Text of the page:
Dual Battery Setup on My Silverado for Camp Power

Important Update: Make sure to connect the negative terminals of the two batteries. Grounding to the frame for the accessory battery will not excite the hal-effect (current) sensor, which is located on the negative terminal between the starting battery and alternator on the truck.

Not making this connection will lead to both batteries undercharging, especially in warmer weather or longer trips. Failure to make this connection will cause premature failure of the batteries, potential dead starting batteries, and repeated undercharging. You have been warned.

New Battery Graph

Since 2004, I have always run a power inverter off my truck, that converts 12 volt DC power into 120 volt household power. I use it extensively through the summer season to provide light and power to camp for small appliances like my alarm clock, laptop, and electric lighting. Electric lighting really beats any other camp lighting.

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My current set up uses a Vector-brand 800-watt Power Inverter, connected to a second battery, that is disconnected from the starting battery when the engine is off. There is no danger of a dead starting battery as the second battery is disconnected from starting battery when the truck is off. Once the truck is turned on, the isolator relay reconnects the second battery to the alternator.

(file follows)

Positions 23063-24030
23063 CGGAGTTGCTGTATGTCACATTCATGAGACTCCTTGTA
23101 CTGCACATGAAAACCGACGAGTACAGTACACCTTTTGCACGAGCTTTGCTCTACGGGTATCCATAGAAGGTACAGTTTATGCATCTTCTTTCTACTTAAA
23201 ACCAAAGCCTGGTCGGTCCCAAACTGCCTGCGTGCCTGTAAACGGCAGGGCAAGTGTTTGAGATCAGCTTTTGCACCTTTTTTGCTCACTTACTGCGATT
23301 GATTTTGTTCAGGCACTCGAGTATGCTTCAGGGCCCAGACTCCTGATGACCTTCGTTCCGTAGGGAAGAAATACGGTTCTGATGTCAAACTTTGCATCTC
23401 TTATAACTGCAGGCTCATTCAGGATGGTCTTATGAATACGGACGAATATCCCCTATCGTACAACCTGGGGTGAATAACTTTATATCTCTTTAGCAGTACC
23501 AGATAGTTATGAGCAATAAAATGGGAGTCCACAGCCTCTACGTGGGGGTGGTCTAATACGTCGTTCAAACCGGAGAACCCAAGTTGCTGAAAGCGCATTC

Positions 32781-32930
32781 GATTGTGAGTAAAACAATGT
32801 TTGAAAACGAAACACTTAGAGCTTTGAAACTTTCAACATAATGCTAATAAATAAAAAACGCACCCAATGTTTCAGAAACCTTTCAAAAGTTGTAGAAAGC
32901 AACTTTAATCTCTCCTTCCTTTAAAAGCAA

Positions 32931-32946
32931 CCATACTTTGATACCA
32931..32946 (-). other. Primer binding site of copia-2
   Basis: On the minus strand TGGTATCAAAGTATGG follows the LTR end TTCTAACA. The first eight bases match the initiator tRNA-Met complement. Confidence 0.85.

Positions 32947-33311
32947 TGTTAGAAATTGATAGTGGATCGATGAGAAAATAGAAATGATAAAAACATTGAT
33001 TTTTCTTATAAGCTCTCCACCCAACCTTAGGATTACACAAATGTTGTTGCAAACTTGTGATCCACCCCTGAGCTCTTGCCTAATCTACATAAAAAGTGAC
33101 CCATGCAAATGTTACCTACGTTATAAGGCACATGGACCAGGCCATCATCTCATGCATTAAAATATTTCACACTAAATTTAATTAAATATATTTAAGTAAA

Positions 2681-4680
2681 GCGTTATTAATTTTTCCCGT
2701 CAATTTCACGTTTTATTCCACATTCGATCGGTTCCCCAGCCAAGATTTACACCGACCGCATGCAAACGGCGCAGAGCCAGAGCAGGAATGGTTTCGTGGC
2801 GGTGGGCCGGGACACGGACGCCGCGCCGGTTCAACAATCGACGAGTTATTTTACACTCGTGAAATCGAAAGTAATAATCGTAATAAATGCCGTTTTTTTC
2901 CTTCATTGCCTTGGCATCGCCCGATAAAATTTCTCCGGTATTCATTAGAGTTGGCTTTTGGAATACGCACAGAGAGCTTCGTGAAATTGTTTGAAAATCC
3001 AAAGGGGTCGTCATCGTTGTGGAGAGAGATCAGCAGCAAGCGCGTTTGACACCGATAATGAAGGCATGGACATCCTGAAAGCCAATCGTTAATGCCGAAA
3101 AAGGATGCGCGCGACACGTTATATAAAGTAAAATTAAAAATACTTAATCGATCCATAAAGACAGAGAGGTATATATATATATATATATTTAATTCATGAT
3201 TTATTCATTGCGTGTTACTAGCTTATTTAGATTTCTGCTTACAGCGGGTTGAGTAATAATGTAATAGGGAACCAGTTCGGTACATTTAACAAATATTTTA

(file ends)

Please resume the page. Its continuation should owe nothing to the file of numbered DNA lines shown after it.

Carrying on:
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As long as you don’t drop the battery below 11.3 volts — where the inverter automatically turns off due to low voltage, you will have constant 120 volt output. As the isolator does not kick in until the alternator is spinning, there is no voltage drop when the engine is cranking.

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When I got my 2011 Chevrolet Silverado to replace my old pickup, I was quite happy to discover that all full-size pickups come with dual battery locations, and at least with All-Star Edition Silverado, all of the hardware for installing a second battery exists (second battery tray, high-output 145 amp alternator), except for the $5 tie down and the wiring.

Equipment Used and Costs.

The installation would have cost me a total of around $475, although $75 of it was the inverter I had already purchased years ago and have moved on over my old truck.

  • Vector 800-watt Power Inverter – $75 – Pepboys (probably less now)
  • Walmart 24DC-6 Marine Battery (101 amp/hr) – $79 – Walmart
  • GM OEM Battery Tie Down Block – $4 – DePaula Chevy Parts Store
  • GM OEM Battery Tie Down Bolt – $1 – DePaula Chevy Parts Store
  • Pacific Automotive Corporation 200-amp Battery Isolator (Large Mechanical Relay) – $65 – Boomer McCloud
  • Wire, Conduit, Connectors, Fuse Tap – $80 – Boomer-McLoud

The parts total was $305. Not too bad. If were to install it all myself, it would have required additional tools like a battery cable crimp, plastic molding puller, sealants, which if you don’t own such tools and parts would add costs. In addition, you would have to buy extra parts in packages you wouldn’t neccessarly use. That proaly would add up to close to $150, plus your time isn’t free.

I had Boomer-McCloud, on Central Ave in Albany, a chain automobile electronics/car audio wiring store, do all the wiring, install the isolator and assorted related parts. They did it in two hours of labor, which cost $150. While the wiring is not rocket science, having it professionally done, increased the quality over what it would have been done had I done it myself. I am not a wiring expert, even if I know how electrons flow.